In that sense, it’s the perfect testament to Berns’ catalogue, which had a wrapped up as bubblegum pop, but would be described by Solomon Burke as music that was made to “push you to the edge of despair.” What’s packaged as a typically well-crafted music doc manages to pack an emotional wallop. Like his father before him, Brett Berns seems to have a natural talent for drawing the best out of his subjects. What results is the new high-water mark for music documentaries.
Once BANG! got out, I made my way to the one and only screening of Vice Principals currently being offered this week, only to eventually learn I was too far back in line to make it inside. Such is SXSW, an annual event that proves Darwin’s theory, thoroughly demonstrating that adaptability as the key to making the most of it.
Like me, for example, who ended up stumbling across the massive display for the upcoming AMC series Preacher, which was basically a giant upside-down church in the middle of downtown Austin, TX. What I’m saying here is that SXSW is a festival of contrasts, and while I wasn’t able to bookend my day like I’d planned it all out on a spreadsheet (no, I’m not kidding), I can’t wait to see what happens over the next eight days. –Christian Long
My day consisted of “figuring things out” and “getting it together” followed by so many shorts I had to take notes to actually look back at what needed some love. The SXSW monster is in full swing though today wasn’t as painful as one might suspect (save for a quick run in with the Obama motorcade and a quick thinking U-turn normally reserved for those living outside of the city). The food is over-priced, the lines are too long, and the press rooms close at 6pm, but there’s so much to do that you soon learn that none of that matters.
SXSW STAFF PICKS- Shorts
An intriguing story of what seems to be a horrific misunderstanding, “Entrapment” chronicles the story of the Duka brothers. The four brothers from New Jersey made the news in 2007 when they were accused of practicing radical Islam and plotting against Fort Dix. The short chronicles the life of the youngest Duka brother as he struggles to understand the reasoning behind his brothers’ imprisonment. It was widely publicized back when the story broke, and though the imprisoned brothers are appealing the case is still considered closed. It’s hard to watch, there’s an innate want to believe that it’s the bad guys who are behind bars. But what happens when the bad guys weren’t so bad after all?
Looking like one of this year’s overall favorites, “Night Stalker” is an almost mystical piece that works on every level. Set in an Asian food/karaoke playland, a couple swigs on beers and downs greasy food, and does their best to figure out the complicated system adorning the walls of their private room. After a very well done pop ballad by the seeming boyfriend, the two of them become separated by his inability to hold his liquor and her interest in making their night more interesting by fixing the karaoke set-up. Sucked in by the magical reality that has literally been injected into their life, the two soon find themselves in a world of Tim Burton/Dadaesque art and horror. The second you question the validity of their findings the two worlds collide, dragging the marvelously eerie dimension into the present. Part of what makes it work is the upbeat pop music playing over the lead actresses screams taking horror to a new level of art.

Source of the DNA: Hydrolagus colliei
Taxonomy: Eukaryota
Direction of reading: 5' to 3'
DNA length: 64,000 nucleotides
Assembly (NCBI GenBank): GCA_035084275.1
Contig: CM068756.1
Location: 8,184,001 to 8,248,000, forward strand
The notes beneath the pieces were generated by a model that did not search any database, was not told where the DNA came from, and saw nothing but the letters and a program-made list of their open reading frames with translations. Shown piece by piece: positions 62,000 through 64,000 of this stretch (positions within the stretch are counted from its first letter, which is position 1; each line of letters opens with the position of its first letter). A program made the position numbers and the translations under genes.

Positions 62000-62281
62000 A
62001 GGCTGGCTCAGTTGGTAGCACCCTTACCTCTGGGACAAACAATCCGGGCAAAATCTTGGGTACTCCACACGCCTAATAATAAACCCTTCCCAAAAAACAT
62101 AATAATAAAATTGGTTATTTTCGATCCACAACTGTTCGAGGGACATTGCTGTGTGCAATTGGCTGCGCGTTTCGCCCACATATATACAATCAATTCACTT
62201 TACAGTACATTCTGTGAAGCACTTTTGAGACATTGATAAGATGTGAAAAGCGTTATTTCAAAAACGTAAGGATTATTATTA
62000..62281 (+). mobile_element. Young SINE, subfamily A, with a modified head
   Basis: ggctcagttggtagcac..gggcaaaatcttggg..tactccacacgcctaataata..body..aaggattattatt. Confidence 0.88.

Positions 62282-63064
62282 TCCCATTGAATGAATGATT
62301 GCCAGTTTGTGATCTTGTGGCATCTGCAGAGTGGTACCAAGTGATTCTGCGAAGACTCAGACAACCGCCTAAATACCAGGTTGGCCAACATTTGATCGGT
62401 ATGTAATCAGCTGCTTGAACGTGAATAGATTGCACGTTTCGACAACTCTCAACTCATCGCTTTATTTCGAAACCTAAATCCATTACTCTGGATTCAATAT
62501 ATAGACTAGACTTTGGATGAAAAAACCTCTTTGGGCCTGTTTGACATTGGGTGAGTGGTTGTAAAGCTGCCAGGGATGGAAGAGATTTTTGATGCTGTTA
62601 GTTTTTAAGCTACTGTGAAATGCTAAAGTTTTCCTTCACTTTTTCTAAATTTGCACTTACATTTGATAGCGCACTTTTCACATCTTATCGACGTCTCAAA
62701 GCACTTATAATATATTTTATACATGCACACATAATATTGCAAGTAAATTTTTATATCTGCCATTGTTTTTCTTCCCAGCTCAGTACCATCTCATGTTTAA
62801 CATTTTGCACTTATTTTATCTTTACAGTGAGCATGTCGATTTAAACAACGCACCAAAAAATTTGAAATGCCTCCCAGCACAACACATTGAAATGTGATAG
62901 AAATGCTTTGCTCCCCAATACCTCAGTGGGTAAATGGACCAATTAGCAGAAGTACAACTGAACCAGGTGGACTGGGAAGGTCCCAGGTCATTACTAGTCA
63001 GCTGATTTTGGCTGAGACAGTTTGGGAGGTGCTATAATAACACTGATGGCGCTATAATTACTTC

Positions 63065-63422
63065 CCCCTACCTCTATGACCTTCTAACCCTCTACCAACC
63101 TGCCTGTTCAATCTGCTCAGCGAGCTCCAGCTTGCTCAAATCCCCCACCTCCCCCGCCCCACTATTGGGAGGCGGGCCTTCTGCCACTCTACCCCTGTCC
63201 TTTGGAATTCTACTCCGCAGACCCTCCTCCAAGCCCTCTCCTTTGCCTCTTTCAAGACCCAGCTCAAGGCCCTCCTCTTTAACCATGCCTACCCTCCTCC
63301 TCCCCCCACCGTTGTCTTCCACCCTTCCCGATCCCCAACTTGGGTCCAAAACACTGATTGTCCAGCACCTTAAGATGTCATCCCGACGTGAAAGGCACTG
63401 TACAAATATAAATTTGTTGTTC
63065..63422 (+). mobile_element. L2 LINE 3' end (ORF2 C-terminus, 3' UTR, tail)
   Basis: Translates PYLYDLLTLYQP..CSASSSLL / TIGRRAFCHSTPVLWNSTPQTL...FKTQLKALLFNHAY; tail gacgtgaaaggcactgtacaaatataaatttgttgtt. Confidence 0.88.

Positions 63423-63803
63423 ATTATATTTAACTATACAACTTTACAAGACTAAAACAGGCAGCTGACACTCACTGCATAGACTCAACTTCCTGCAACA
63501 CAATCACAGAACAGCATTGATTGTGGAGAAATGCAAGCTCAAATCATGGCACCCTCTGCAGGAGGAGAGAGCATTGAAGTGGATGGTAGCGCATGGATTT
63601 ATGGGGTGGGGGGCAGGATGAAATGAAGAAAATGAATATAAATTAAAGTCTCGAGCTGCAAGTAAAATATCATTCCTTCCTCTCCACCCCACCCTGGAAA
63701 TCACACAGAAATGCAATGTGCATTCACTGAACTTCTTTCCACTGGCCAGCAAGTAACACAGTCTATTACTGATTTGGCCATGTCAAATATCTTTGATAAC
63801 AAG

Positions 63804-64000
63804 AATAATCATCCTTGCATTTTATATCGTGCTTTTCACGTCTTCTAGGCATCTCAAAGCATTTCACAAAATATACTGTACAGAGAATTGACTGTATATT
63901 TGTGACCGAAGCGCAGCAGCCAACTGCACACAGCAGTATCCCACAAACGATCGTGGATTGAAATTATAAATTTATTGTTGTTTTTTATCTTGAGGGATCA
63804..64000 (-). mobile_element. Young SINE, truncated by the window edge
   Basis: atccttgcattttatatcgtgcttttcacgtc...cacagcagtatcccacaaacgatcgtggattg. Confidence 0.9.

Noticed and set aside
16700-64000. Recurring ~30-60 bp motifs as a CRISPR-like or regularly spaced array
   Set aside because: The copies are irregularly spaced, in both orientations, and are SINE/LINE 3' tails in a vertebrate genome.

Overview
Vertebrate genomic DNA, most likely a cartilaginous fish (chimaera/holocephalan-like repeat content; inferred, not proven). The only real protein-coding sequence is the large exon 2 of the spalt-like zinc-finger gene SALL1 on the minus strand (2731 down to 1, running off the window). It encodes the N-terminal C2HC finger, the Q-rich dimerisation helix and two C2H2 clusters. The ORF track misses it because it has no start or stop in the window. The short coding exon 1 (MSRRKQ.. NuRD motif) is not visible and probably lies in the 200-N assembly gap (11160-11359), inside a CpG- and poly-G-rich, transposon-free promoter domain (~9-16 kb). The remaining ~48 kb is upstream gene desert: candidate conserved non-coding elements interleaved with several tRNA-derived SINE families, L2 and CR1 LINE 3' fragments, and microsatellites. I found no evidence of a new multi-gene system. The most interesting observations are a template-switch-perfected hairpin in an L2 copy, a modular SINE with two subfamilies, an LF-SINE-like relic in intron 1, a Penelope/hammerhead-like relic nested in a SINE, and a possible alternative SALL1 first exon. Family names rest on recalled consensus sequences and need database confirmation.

Closely perfect in its making, Hellion was originally made/released in 2012. Director Kat Chandler is currently sitting on the Texas Shorts Jury, so it didn’t come as a surprise to see the short make its way back into the fold. The story follows three boys as they cause destruction while their father is away. The youngest, Petey, lies innocent to the actions of his hell-raising brothers. Dad comes home, things get weird, and soon we’re left with impending loss of innocence followed by a strong sense of the range of emotions we like to ignore from day to day. But before we let things get too after-school special, we’re left with the sneaking feeling that Petey isn’t so innocent after-all. The short spawned a full length film, though it seems that original remains the relevant of the two.
The Other Half
Starring Orphan Black’s Tatiana Maslany and Tom Cullen, the film chronicled the fire, fury, and destruction that comes with living in the world of mental illness. Cullen’s character Nickie is a pent up, angry loner who has a hard time connecting with the world around him. After a particularly grueling night of partying and self-loathing, he meets Emily, a bubbly counter to his brutish tendencies. A quick romance leads to an unwavering chemistry between the two; simply put, they’re in love before they realize they even want to know one another. Nickie soon learns that his balance comes at a price. Emily is bi-polar, her condition taking over more of her life than she chooses to acknowledge.
A considerable part of why this works so well is the tumultuously truthful fog that hovers closely around their lives. It’s like an upbeat heartbreak riding high on the endorphins that come with falling (and even failing) in love. Maslany’s performance gives a new face to mental illness, while Cullen superbly embodies the hurt that comes with needing someone who needs you more. The two are coupled in reality, and while that innate chemistry surely added to their performance, it was interesting to see them learn about one another onscreen moment by moment. -Danielle Houtkooper
Cover photo by Rita Quinn via SXSW Facebook